She also shows, by discussing her ongoing connection to her once-living friend Rafe, that life and experience don’t end with physical death. She is not participating here in the naive view of heaven and hell, but of the spiritual world with vistas and life, where her friend Rafe still lives, learns, and ripens since his death a few decades ago. And through her ongoing intimate connection with him, she receives insights that nourish her teaching. In some way, they have become one, an abler soul, and through such unity of inner body, they learn and grow together, birthing a spiritual teaching that illuminates the precious secrets of the Christian revelation. She is on the side of earthly living, and he is on the other side of death. Besides the interesting truth that two human beings can be fused as one soul, she clearly states the view that life continues after death. That depending on our spiritual development on earth, we have different degrees of capacity to live after death. Life continues on the other side, and spiritual progress is even smoother and much more fluid.

Bourgeault also highlights the importance of developing an inner spiritual body. Gurdjieff called it the kesdjan body. This is not simply the vastness of consciousness, as nondualists will tend to think, but an individual body with a true sense of individuality. Not disconnected from the vastness but expressing it, it has a true I, a unique identity, and can develop to further stages of inner body. This is a significant gift to the spiritual seeker: the seeker will not simply dissolve upon enlightenment or death, but with deep spiritual burning can develop a true spiritual inner body. Such a body can develop all the way to the crystalline indestructible body that Gurdjieff has obviously developed since his death. This is actually reminiscent of some of the Buddhist Mahayana teachings. When one reaches a certain stage of illumination, in Buddhism it is called Buddhahood, one’s inner subtle body transforms into the vajrakaya, an individual and indestructible spiritual body through which one experiences, acts, and expresses.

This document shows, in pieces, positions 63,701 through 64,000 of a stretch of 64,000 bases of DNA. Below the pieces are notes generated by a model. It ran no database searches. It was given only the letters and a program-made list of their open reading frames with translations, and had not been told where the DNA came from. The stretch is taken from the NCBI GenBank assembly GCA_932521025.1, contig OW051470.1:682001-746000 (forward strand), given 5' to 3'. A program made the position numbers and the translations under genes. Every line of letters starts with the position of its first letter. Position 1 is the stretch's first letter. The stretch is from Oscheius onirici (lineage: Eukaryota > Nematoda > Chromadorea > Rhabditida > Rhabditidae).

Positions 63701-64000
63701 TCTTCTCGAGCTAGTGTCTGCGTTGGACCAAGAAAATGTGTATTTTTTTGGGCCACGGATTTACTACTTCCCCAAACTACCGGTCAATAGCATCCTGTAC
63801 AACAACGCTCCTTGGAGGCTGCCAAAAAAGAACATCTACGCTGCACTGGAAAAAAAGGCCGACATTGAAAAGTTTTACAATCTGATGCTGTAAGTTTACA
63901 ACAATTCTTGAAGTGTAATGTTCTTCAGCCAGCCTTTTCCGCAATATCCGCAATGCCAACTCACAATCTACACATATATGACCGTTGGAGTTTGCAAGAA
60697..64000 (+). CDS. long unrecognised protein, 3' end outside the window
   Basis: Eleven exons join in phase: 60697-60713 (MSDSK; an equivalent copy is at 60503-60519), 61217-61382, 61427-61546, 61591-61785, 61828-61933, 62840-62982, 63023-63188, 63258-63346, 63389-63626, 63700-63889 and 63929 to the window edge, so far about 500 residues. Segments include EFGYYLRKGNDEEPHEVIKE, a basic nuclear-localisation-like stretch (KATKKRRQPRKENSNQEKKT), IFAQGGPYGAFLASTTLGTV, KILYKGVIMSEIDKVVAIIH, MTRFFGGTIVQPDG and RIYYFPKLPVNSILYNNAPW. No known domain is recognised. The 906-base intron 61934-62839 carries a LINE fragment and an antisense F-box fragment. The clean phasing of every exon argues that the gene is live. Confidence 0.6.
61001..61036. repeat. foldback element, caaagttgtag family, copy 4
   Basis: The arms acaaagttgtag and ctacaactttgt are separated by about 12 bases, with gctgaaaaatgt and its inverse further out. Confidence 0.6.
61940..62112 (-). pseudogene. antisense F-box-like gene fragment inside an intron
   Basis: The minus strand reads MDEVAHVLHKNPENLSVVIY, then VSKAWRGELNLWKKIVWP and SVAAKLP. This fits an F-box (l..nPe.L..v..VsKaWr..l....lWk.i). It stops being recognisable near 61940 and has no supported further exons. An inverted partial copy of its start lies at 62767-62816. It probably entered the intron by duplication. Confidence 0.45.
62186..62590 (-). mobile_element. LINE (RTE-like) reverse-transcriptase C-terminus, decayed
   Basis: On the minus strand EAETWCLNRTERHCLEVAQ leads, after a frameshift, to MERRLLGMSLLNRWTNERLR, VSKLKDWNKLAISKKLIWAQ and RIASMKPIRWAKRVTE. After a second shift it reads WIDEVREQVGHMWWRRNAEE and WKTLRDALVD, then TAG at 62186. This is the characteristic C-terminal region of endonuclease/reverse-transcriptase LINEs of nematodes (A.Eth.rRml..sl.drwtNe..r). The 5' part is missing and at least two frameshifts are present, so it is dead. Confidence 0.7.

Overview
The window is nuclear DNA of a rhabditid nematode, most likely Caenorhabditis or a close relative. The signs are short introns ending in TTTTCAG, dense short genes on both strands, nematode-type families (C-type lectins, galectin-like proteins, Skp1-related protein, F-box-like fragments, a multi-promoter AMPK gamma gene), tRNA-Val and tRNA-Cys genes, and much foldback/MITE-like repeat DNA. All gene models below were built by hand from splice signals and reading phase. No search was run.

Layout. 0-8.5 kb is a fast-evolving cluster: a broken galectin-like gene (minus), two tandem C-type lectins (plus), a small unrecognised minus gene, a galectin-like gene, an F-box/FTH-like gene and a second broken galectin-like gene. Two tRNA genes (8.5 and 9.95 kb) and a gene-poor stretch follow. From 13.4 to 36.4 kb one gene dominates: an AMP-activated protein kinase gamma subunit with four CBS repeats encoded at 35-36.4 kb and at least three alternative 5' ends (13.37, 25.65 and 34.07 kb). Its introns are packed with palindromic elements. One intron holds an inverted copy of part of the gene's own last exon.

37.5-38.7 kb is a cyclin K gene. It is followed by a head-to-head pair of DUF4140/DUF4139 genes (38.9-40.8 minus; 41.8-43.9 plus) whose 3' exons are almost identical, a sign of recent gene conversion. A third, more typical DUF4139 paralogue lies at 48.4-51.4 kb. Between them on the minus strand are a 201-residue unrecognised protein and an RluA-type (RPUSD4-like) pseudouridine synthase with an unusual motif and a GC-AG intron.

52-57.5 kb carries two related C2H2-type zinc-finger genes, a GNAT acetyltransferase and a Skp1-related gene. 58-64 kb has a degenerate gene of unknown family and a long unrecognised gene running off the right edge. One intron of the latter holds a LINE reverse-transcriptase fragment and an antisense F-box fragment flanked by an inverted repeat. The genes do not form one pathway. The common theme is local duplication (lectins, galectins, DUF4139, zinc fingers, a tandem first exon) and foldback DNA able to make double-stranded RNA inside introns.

The author has breathed life into Gurdjieff’s Ray of Creation, illustrating how spiritual illumination progresses in the Western Spiritual Tradition. But she has given all of these gifts by telling her story, personal and vulnerable, human but not only human. We are all this way, human but not only human. We are both human and divine, matter and spirit, with each being true and the two inseparable. In these times, we desperately need to know this, for humanity is facing many challenges. There is much fear, hopelessness, self-centeredness, and anger. And there are dangers in our environment that require the recognition that our physical humanity, even though real and vulnerable, is not separate from an indestructible spiritual essence. The more we intimately know both of our sides, the more effectively and appropriately we can navigate life, death, and after death. And we can also be liberated from much of the suffering by metabolizing it, so that our experience transforms into unity with our inner subtle body of indestructible spirit.